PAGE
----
Tunisian police fired tear gas and clashed with crowds of protesters demanding the resignation of the country's caretaker government on Friday.
Protesters took to the streets of the Tunisian capital, Tunis, for the second day, chanting they want "a new revolution." Demonstrators say they believe members of ousted president Zine el-Abidine Ben Ali's government could be meddling in the country's current affairs.
Media reports say security forces also assaulted journalists and confiscated their cameras.
Tensions rose in the north African nation Thursday after the former interior minister warned Ben Ali loyalists could be plotting a coup. In a video posted late Wednesday on the social networking site Facebook, former Cabinet minister Farhat Rajhi predicted "there will be a coup d'etat" if the Islamists win Tunisia's elections in July.
The government distanced itself from Rajhi's comments, but not before protesters had taken to the streets.
Ennahda - Tunisia's main Islamist group - was banned under Ben Ali. Political analysts say it could do well in the elections, particularly in the conservative south, where frustration over poverty and unemployment is widespread.
Rajhi, who briefly served as interior minister after the revolution, said the "people of the coast are not disposed to give up power." "People of the coast" is a reference to Ben Ali loyalists whose power base is in and around the former leader's hometown, the coastal city of Sousse.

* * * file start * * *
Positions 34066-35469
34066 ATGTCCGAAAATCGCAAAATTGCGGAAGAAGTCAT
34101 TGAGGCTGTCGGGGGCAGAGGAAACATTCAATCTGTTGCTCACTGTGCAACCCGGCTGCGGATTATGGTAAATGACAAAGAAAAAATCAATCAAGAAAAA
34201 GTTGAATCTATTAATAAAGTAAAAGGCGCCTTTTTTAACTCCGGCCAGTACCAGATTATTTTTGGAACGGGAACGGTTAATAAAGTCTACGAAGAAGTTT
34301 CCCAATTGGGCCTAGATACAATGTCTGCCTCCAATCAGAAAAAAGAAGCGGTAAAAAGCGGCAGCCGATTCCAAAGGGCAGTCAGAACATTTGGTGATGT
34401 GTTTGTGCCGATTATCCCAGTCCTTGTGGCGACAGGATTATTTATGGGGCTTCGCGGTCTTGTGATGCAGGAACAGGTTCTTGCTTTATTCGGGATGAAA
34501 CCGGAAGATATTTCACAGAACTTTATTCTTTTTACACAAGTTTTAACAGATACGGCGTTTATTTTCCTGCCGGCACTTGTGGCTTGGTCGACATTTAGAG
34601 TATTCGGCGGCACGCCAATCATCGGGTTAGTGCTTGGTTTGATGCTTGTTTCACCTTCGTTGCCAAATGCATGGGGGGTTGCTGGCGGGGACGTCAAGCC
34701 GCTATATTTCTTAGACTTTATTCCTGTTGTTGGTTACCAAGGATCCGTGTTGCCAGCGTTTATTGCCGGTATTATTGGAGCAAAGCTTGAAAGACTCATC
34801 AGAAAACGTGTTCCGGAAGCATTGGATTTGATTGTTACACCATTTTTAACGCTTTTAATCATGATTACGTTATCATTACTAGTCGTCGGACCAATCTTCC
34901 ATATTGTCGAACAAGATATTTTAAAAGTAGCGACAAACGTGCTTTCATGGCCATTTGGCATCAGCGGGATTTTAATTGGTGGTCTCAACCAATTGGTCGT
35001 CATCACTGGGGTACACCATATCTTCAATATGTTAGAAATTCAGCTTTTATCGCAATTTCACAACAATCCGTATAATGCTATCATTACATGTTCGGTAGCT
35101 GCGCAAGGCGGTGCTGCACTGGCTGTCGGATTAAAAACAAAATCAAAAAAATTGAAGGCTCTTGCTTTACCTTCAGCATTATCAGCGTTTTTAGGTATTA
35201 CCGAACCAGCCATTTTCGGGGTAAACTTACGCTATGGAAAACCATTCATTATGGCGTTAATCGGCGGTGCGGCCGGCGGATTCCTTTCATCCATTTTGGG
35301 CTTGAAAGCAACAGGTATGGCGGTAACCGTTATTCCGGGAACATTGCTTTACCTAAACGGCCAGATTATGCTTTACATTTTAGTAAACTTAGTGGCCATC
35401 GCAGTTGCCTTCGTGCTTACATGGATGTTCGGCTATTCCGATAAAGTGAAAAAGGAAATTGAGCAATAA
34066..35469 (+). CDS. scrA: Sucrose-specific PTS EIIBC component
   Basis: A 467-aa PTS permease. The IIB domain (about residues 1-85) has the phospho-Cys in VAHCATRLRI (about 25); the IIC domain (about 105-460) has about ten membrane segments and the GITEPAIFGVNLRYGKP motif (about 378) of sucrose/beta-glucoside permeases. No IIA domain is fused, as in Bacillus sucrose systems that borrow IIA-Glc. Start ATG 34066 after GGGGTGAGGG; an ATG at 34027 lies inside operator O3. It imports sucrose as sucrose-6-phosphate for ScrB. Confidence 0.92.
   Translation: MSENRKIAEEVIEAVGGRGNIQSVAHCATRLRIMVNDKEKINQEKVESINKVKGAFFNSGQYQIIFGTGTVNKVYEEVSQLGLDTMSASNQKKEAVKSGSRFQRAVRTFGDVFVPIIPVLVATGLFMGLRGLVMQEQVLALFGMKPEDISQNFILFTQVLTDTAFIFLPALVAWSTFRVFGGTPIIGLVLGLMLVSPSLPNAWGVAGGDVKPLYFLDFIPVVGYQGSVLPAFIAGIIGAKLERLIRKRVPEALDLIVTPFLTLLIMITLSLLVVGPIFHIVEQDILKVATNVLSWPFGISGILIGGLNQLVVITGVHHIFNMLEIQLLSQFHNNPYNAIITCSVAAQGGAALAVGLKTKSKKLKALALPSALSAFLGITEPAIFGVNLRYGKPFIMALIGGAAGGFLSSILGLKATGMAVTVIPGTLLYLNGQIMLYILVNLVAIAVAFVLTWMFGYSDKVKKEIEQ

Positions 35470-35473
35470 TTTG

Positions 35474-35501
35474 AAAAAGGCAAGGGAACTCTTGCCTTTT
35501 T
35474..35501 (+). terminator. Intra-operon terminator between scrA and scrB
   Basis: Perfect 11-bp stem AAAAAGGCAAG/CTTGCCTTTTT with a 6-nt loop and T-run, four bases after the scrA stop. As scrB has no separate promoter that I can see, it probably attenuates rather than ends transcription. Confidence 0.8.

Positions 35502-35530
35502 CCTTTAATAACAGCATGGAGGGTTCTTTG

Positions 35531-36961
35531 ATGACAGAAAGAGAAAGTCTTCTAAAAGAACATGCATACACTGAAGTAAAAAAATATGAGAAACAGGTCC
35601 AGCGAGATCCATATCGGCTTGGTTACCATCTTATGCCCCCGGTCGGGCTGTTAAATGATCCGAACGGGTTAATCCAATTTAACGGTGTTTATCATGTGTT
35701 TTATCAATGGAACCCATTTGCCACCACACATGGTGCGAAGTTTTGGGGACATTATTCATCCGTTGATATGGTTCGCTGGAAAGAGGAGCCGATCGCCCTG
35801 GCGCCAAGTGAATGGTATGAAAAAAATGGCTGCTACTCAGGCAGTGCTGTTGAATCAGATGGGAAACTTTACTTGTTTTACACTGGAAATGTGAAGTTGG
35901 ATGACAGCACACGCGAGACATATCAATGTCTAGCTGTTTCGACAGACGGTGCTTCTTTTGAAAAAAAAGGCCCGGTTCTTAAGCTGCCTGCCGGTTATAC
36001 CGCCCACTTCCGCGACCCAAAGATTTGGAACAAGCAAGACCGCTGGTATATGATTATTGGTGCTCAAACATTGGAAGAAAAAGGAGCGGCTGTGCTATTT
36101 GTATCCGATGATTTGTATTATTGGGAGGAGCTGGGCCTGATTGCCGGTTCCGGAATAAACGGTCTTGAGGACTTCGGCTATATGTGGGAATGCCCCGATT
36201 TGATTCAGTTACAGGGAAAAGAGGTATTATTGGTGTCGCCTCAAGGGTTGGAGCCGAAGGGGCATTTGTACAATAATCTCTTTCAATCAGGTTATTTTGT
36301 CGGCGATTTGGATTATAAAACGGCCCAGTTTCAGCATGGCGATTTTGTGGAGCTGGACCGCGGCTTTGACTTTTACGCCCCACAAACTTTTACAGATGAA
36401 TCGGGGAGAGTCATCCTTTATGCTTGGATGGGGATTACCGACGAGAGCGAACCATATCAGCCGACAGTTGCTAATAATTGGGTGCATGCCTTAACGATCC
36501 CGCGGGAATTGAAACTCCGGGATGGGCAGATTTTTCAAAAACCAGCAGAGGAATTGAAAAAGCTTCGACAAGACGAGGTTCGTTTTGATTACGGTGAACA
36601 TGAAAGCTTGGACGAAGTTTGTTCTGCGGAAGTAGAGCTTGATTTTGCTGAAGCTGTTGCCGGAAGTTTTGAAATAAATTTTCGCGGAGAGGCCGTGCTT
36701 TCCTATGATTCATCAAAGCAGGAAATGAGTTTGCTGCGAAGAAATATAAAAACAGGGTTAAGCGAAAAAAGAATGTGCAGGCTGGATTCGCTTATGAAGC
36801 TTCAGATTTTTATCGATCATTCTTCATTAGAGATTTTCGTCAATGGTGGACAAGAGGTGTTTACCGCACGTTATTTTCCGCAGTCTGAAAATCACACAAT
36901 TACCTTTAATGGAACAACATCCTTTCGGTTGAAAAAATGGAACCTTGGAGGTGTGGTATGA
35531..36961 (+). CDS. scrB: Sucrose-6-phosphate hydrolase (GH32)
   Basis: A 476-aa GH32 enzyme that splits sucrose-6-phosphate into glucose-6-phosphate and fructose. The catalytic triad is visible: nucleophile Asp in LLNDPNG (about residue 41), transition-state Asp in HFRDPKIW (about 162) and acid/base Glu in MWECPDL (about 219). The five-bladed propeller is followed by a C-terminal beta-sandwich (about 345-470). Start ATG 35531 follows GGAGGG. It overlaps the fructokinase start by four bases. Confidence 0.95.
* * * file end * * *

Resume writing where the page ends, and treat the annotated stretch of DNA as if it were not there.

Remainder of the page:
Popular discontent over widespread unemployment and official corruption led to an uprising in January that resulted in Ben Ali's resignation. He fled to exile in Saudi Arabia with much of his extended family. Continued protests since have forced several reshuffles of the Tunisian Cabinet.
The former president's overthrow has revived tensions between pro-Islamists and anti-Islamists in the North African country. The July 24 vote is for an assembly that will draft a new constitution.
Some information for this report was provided by AFP and Reuters.
|Follow our Middle East reports on Twitter|
and discuss them on our Facebook page.